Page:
Vancouver, Canada — With funding from Genome BC, the BC Centre for Disease Control’s (BCCDC) Public Health Laboratory will be able to identify where new cases of the novel coronavirus (COVID-19) in BC are coming from and monitor any spread in the community.
While the risk of disease spread in British Columbia remains low at this time, the number of laboratory-confirmed COVID-19 cases worldwide has climbed to over 70,000. With this in mind the BCCDC is adding a critical new dimension to its outbreak response capabilities by incorporating genomic analysis into tracking. This initiative is a $150,000 pilot study supported by Genome BC’s Strategic Initiatives Fund.
For humans, we can represent where we come from as a family tree, based on prior knowledge of relationships or the sequence of our DNA — the building blocks of all living things. We can represent viruses the same way. For each new strain, in each new patient, the sequence (of DNA, or related RNA depending on the virus) allows us to place that strain in the larger family tree. If the new strain has a close relative we’ve seen already in BC, for example, it may be part of a locally-transmitted cluster; if the new strain is more closely related to virus strains recorded in another country, it might be a new introduction to BC. This information enables BCCDC to work with local public health authorities to guide and evaluate interventions. Since this kind of information informs real time decision making, it’s essential that this work take full advantage of new rapid, potentially mobile, sequencing technologies.
The new project, “Responding to Emerging Serious Pathogen Outbreaks using Next-gen Data: RESPOND,” is designed as a rapid response pilot that will use the fast Oxford Nanopore and other sequencing platforms to simultaneously produce sequence and family tree information. The sequencing device and supporting tools are palm-sized, controllable by mobile phones, and can be powered by a solar power/battery system, enabling the deployment of mobile sequencing laboratories if required.
This new work is well under way under the leadership of BCCDC Public Health Laboratory Medical Director Dr. Mel Krajden, one of the investigators from the first team in the world to produce the complete sequence of the SARS virus genome. The team is co-led by UBC faculty Dr. Richard Harrigan, a scientist with decades of experience performing translational HIV studies based on genomics, and Dr. Natalie Prystajecky, a microbiologist overseeing the COVID-19 test development at the BCCDC.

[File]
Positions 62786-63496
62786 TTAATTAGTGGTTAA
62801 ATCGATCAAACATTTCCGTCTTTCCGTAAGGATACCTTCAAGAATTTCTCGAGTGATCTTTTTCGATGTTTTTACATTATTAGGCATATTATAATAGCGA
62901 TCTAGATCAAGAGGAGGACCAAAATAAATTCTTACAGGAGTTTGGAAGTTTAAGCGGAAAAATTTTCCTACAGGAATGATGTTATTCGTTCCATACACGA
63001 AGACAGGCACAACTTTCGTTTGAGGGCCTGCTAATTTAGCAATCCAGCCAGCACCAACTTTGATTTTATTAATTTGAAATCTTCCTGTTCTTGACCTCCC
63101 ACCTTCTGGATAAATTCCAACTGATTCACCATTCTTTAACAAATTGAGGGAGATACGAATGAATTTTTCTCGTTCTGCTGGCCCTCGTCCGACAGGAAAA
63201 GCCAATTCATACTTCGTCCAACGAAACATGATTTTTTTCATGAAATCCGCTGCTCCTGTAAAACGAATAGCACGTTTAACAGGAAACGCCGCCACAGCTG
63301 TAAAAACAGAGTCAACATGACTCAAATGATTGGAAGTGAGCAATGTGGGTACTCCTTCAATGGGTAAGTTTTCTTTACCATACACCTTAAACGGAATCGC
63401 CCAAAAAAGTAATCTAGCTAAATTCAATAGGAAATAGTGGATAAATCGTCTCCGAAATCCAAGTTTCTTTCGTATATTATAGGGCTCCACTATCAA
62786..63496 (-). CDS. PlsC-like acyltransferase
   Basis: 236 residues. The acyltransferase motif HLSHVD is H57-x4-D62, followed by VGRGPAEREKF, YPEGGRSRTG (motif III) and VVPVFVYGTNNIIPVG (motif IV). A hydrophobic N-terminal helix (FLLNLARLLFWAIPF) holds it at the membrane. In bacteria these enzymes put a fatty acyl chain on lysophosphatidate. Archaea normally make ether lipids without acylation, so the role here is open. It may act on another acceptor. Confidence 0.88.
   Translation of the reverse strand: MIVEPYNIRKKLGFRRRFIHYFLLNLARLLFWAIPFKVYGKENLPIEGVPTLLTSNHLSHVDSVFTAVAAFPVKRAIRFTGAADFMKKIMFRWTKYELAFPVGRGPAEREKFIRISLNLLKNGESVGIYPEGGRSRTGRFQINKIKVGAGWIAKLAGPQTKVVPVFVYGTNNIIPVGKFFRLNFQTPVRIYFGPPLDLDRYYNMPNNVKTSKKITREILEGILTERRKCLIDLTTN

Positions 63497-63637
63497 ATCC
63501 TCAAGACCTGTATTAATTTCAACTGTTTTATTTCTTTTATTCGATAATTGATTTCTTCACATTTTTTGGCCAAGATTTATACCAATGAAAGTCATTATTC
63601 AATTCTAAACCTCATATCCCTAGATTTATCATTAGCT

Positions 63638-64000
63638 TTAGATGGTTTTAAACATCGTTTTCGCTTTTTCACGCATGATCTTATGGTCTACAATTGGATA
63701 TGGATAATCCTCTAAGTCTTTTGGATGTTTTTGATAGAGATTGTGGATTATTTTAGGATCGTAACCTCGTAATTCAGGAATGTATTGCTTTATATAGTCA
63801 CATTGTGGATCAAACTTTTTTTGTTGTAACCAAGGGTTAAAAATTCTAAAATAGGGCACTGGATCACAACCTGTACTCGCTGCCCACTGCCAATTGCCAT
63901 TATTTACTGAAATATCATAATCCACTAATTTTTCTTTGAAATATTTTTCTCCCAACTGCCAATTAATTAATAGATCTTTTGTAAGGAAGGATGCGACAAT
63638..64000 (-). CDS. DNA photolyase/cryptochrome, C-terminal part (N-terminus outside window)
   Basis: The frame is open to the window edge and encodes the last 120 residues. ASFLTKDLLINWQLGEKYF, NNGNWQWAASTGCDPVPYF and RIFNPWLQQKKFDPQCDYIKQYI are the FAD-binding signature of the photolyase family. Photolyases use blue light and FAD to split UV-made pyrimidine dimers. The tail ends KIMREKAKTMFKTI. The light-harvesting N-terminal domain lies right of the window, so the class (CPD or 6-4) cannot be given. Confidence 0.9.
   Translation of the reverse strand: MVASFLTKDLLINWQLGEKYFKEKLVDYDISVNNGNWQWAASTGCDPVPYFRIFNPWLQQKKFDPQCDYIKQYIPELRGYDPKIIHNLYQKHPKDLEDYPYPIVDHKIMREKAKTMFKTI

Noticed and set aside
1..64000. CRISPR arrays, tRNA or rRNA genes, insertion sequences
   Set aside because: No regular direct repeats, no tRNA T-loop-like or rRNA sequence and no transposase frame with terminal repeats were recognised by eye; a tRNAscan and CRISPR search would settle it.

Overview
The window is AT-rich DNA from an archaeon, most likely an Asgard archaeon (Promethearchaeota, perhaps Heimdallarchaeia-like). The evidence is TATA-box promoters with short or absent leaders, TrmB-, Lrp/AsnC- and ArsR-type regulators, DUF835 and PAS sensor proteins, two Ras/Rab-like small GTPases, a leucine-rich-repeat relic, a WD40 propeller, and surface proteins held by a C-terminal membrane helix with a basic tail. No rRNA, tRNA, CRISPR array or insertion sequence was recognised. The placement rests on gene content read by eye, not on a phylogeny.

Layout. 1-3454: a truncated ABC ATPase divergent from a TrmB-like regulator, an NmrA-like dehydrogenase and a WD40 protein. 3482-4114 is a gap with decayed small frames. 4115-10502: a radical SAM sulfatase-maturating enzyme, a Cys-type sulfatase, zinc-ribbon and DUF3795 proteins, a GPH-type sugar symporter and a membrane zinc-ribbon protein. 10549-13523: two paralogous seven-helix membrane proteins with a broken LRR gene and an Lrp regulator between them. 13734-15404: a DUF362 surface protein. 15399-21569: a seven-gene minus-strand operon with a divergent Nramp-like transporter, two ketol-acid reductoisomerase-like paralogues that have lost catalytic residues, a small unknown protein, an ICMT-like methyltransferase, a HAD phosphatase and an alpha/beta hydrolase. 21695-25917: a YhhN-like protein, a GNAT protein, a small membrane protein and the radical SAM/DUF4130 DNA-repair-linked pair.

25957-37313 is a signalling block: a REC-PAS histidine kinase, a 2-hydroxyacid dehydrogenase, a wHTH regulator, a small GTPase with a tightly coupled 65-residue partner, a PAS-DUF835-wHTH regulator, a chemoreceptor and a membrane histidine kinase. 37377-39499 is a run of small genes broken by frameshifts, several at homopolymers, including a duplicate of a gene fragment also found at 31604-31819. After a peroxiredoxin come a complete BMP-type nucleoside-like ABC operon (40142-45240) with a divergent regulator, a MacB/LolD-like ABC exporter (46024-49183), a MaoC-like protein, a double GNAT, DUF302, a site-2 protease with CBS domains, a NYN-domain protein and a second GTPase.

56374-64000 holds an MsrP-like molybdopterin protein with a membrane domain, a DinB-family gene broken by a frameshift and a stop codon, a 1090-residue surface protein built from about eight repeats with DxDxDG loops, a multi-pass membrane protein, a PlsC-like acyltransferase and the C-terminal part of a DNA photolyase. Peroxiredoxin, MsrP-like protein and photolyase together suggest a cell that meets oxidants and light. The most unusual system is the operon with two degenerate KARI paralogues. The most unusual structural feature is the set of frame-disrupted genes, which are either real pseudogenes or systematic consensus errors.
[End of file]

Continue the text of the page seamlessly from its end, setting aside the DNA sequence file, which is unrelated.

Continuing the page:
“With SARS, it took the world six months to obtain one virus sequence and BC was first.” said Dr. Richard Harrigan. “With COVID-19, we are aiming to turn around sequences from each patient in under 24 hours.”
“This type of project provides an example of the immediate impact Genome BC can have in an emerging public health scenario, like we are seeing for COVID-19, as well as promoting innovative genomic thinking to overcome scientific challenges. This work will improve our ability to respond to this emergency and ultimately benefits public health and the residents of BC,” said Dr. Natalie Prystajecky.
“This experienced team is developing critical tools for response to this and any future outbreaks in BC,” said Pascal Spothelfer, President and CEO, Genome BC. “It is a clear demonstration of the power of genomic analysis, and we are proud to be in a position to move it forward quickly.”
The BC Centre for Disease Control, a part of the Provincial Health Services Authority, provides public health leadership through surveillance, detection, treatment, prevention and consultation services. The Centre provides diagnostic and treatment services for people with diseases of public health importance, and analytical and policy support to all levels of government and health authorities. The BCCDC also provides health promotion and prevention services to reduce the burden of chronic disease, preventable injury and environmental health risks. For more, visit www.bccdc.ca or follow us on Twitter @CDCofBC.
Communications Manager, Sectors
Genome British Columbia